One of My Favorite Banned Books: The Absolutely True Diary of a Part Time Indian

One of My Favorite Banned Books: The Absolutely True Diary of a Part Time Indian
(Courtesy of Little, Brown & Company)

One of my favorite books, and one that has been repeatedly banned, is Sherman Alexie’s The Absolutely True Diary of a Part Time Indian.

The story is Junior’s, an intelligent and budding cartoonist with big dreams living on the Spokane Indian Reservation. Junior decides to leave his rez school right before freshman year and trek to an all-white school for a better education. The Indians on the reservation see him as a traitor, and aside from the school mascot, Junior is the only Indian at his new school, where he must traverse his teasing peers and try to fit in. At home, he faces the devastating problems of poverty and alcoholism.

So why was this amazing book banned? Because people made ridiculous assumptions before they’d even read the book. A parent complained about the content in Stockton, Missouri, and it was banned. Doesn’t it make sense to read the book before banning it? What message does banning a book and silencing an important voice give to your students who are trying to figure out who they are in this world?

The book was also banned in Richland, Washington, where all ten copies were checked out as well as on hold. Officials were worried about the appropriateness of this book for freshman students. There was concern over Junior masturbating, because no teenage boys masturbate, right? Another concern was that the book encouraged racism. This is not the only book that deals with race, and if anything, this book helps some of us white folks understand what it is to be Native American and what struggles they have had to go through after being kicked off of their own land and being forced to conform to a new society. I’m sorry, officials, but does reading about the poverty and alcoholism of your Spokane neighbors make you uncomfortable? If you ask me, what’s racist is banning an important book about a Native American teenager.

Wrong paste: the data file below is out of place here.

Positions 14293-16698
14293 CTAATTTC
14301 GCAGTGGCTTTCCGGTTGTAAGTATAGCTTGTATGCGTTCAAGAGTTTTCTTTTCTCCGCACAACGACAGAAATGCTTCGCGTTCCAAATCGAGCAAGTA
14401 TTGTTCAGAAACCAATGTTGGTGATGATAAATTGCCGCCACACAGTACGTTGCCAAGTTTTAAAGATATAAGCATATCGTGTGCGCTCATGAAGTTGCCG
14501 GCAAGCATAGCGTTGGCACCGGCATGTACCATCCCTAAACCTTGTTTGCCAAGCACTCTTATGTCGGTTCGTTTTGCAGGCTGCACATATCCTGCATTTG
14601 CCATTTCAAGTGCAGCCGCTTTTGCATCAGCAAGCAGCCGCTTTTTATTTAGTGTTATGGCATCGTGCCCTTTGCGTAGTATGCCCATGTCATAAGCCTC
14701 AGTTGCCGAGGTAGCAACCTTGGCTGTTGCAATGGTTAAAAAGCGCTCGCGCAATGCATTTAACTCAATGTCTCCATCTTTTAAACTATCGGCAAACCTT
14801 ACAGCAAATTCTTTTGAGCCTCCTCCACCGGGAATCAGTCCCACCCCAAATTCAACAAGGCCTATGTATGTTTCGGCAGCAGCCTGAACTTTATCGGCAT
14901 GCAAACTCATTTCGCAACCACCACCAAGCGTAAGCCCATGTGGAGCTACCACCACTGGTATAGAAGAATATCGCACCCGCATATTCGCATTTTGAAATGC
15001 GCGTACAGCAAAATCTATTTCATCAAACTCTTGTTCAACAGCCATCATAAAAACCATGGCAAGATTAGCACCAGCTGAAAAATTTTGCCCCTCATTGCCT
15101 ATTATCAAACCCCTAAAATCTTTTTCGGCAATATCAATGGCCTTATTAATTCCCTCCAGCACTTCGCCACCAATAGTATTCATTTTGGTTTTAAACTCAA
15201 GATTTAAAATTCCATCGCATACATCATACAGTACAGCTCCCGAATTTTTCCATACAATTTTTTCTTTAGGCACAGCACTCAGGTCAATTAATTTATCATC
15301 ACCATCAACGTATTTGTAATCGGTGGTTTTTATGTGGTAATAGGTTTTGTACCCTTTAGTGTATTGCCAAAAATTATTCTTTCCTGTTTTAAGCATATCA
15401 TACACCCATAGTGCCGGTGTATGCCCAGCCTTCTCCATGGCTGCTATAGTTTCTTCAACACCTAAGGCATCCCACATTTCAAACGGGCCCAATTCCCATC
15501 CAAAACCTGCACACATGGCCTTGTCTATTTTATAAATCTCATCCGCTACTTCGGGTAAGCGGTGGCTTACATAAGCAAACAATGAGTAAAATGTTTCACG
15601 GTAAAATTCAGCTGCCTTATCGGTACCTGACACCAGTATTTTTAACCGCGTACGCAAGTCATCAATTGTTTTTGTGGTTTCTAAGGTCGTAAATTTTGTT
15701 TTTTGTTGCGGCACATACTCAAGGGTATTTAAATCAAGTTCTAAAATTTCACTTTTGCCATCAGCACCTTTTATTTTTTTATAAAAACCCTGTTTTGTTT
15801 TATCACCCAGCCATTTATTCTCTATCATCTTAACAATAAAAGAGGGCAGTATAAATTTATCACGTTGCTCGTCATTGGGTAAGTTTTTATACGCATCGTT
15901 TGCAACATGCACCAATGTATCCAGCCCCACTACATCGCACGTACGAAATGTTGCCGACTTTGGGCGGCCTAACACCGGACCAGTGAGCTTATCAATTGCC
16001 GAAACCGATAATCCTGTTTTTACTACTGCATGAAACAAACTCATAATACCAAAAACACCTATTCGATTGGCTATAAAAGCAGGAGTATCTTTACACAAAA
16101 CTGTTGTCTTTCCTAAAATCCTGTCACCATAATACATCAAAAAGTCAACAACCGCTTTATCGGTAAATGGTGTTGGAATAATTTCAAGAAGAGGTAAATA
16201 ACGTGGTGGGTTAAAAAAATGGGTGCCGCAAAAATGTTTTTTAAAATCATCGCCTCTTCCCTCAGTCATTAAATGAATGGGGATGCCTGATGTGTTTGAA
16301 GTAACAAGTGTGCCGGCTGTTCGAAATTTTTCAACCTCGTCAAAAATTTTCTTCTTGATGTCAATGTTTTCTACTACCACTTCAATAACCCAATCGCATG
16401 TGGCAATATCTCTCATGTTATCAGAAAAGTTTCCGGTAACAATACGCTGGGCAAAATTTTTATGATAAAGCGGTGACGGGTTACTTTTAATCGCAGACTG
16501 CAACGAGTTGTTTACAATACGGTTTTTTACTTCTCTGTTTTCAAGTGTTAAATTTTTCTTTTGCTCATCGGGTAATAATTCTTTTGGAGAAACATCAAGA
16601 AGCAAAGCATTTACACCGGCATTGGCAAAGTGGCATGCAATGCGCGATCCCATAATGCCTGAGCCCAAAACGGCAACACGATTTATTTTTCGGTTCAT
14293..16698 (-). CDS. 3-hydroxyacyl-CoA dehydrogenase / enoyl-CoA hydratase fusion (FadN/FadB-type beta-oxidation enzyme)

And guess what? After most school officials that banned the book actually read it, they reversed the ban. Why? Because it’s an incredible and important book with a ridiculously strong voice. It’s about things that every teenager experiences and it’s about life on a reservation, which most readers have not experienced. That is why it’s so important. Honesty should not be silenced. Schools should be celebrating the fact that students want to read anything so badly.

In a Huffington Post article, Ron Dicker wrote, “The author himself defended the novel’s more mature themes in a 2011 Wall Street Journal essay, saying he didn’t write to protect the readers. ‘It’s far too late for that,”’ Alexie explained. ‘I write to give them weapons — in the form of words and ideas — that will help them fight their monsters.’”

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